It makes no sense for countries to waive their tax rights for Pillar One, which is limited and arbitrary. The commitments that are requested are disproportionate in comparison with the advantages that are granted.
The G-20 leaders would do well to agree on a global minimum tax of at least 15%. Regardless of the final rate that sets the minimum for the 139 countries currently negotiating this reform, it would be better for at least a few countries to introduce a higher rate, unilaterally or as a group. The US, for example, is shuffling a rate of 21%.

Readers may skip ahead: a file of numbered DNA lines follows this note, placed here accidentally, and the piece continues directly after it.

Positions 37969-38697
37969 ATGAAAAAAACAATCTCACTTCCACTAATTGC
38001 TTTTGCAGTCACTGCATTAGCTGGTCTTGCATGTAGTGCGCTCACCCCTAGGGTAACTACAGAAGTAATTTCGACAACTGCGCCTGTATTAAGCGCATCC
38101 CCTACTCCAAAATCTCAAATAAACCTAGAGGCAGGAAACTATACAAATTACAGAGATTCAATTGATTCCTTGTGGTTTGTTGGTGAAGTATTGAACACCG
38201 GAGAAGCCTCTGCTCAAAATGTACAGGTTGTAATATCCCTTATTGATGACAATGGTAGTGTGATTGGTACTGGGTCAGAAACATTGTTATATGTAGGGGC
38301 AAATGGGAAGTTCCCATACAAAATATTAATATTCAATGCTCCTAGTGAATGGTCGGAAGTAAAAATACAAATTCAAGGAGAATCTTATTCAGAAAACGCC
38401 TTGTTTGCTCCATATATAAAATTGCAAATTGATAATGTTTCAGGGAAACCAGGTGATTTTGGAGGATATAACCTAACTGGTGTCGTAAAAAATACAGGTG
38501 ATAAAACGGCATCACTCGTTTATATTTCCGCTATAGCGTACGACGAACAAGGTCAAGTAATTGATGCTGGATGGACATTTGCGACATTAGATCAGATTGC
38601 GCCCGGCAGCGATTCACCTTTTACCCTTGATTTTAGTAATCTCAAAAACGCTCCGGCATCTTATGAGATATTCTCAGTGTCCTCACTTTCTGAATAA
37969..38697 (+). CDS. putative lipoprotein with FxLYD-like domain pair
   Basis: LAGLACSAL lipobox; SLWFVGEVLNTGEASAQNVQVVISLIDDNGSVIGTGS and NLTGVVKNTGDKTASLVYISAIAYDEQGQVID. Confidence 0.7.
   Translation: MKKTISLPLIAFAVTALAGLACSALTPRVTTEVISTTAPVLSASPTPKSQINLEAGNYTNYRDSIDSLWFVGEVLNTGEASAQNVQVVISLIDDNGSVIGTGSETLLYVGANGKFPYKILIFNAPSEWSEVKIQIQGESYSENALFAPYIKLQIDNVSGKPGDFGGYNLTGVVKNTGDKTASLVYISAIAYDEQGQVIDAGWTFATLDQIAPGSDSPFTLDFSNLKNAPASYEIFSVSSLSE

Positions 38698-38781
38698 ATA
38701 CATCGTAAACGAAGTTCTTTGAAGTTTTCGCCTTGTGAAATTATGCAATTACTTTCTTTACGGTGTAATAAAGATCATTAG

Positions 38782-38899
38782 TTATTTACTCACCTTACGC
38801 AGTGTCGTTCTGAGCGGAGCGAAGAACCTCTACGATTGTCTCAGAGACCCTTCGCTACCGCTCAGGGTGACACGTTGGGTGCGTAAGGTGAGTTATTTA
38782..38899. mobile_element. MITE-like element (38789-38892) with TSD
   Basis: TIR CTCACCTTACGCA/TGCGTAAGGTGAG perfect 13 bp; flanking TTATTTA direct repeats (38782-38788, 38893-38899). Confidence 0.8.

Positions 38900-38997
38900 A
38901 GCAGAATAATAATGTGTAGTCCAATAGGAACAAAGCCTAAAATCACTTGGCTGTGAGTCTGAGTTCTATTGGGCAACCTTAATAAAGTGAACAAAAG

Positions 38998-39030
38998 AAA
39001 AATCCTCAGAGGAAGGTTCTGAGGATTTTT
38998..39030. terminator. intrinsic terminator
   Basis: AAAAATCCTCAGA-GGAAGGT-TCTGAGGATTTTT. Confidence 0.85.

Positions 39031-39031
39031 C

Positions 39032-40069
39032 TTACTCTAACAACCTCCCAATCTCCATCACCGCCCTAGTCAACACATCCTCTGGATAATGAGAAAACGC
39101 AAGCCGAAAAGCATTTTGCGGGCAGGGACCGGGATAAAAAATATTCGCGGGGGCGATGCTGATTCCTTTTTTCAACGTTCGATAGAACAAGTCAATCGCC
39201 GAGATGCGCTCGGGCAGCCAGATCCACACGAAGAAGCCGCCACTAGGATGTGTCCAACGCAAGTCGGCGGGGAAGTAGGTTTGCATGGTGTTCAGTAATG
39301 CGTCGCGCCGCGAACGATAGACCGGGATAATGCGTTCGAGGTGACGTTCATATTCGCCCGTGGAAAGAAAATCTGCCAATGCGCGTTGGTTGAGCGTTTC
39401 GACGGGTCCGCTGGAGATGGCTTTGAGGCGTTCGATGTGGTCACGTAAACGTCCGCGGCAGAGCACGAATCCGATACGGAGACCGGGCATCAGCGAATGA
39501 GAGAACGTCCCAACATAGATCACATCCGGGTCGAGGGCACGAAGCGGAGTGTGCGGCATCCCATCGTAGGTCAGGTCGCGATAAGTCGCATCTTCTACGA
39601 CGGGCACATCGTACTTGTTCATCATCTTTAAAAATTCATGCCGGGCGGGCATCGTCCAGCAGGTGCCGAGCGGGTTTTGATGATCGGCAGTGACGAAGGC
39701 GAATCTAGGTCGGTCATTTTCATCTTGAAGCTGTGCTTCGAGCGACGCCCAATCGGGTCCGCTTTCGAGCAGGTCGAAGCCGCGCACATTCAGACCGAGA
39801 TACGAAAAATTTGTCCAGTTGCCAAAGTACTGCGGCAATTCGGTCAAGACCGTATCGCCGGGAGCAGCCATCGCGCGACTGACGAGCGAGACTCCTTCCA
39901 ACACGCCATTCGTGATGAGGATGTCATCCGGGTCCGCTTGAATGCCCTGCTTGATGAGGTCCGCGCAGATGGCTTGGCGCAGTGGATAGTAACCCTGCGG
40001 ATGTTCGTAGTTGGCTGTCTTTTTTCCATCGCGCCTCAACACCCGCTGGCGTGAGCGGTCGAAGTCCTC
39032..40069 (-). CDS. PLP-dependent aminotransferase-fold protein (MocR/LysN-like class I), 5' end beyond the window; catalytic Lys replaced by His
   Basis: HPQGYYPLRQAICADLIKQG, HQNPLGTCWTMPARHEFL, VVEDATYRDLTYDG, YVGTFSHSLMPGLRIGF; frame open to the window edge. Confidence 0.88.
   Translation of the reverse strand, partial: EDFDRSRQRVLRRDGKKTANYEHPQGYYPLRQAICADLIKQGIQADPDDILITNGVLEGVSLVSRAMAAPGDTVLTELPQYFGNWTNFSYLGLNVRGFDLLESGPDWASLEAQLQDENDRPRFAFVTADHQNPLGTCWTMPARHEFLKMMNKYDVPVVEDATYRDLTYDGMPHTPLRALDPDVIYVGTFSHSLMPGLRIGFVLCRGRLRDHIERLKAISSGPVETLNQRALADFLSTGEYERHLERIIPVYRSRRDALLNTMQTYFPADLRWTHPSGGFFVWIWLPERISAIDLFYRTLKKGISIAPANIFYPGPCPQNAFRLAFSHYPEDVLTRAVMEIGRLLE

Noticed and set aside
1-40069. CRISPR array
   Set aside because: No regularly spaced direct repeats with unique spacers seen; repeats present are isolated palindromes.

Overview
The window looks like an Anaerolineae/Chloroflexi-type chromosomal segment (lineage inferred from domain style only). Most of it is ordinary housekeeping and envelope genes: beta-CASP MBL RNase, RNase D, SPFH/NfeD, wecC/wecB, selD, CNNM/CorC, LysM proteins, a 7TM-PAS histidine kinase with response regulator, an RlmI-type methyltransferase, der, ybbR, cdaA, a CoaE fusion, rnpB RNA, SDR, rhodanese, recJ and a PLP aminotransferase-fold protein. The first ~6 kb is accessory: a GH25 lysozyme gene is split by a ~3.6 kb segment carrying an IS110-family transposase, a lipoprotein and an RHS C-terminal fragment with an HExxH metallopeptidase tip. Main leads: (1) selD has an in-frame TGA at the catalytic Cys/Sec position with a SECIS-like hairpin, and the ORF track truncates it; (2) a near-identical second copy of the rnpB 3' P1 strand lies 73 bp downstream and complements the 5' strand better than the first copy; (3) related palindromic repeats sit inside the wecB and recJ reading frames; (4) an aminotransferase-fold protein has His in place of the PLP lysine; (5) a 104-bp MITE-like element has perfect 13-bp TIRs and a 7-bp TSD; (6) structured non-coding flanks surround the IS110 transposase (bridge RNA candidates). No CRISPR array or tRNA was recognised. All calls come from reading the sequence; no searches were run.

Addressing the multitude of detailed issues required for a global tax deal is critical, and it is particularly important to negotiate with developing countries and emerging markets, whose voice has not always been heard as clearly as it should be.
Above all, it will be essential to review the issue in five years, not seven, as currently proposed. If tax revenue does not increase, as promised, and if developing and emerging markets fail to receive a larger share of this revenue, the minimum tax will have to be increased and the formulas for allocating “tax rights” should be readjusted.
Joseph E. Stiglitz, Nobel Laureate in Economics and Professor at Columbia University, is a member of the Independent Commission for the Reform of International Corporate Taxation.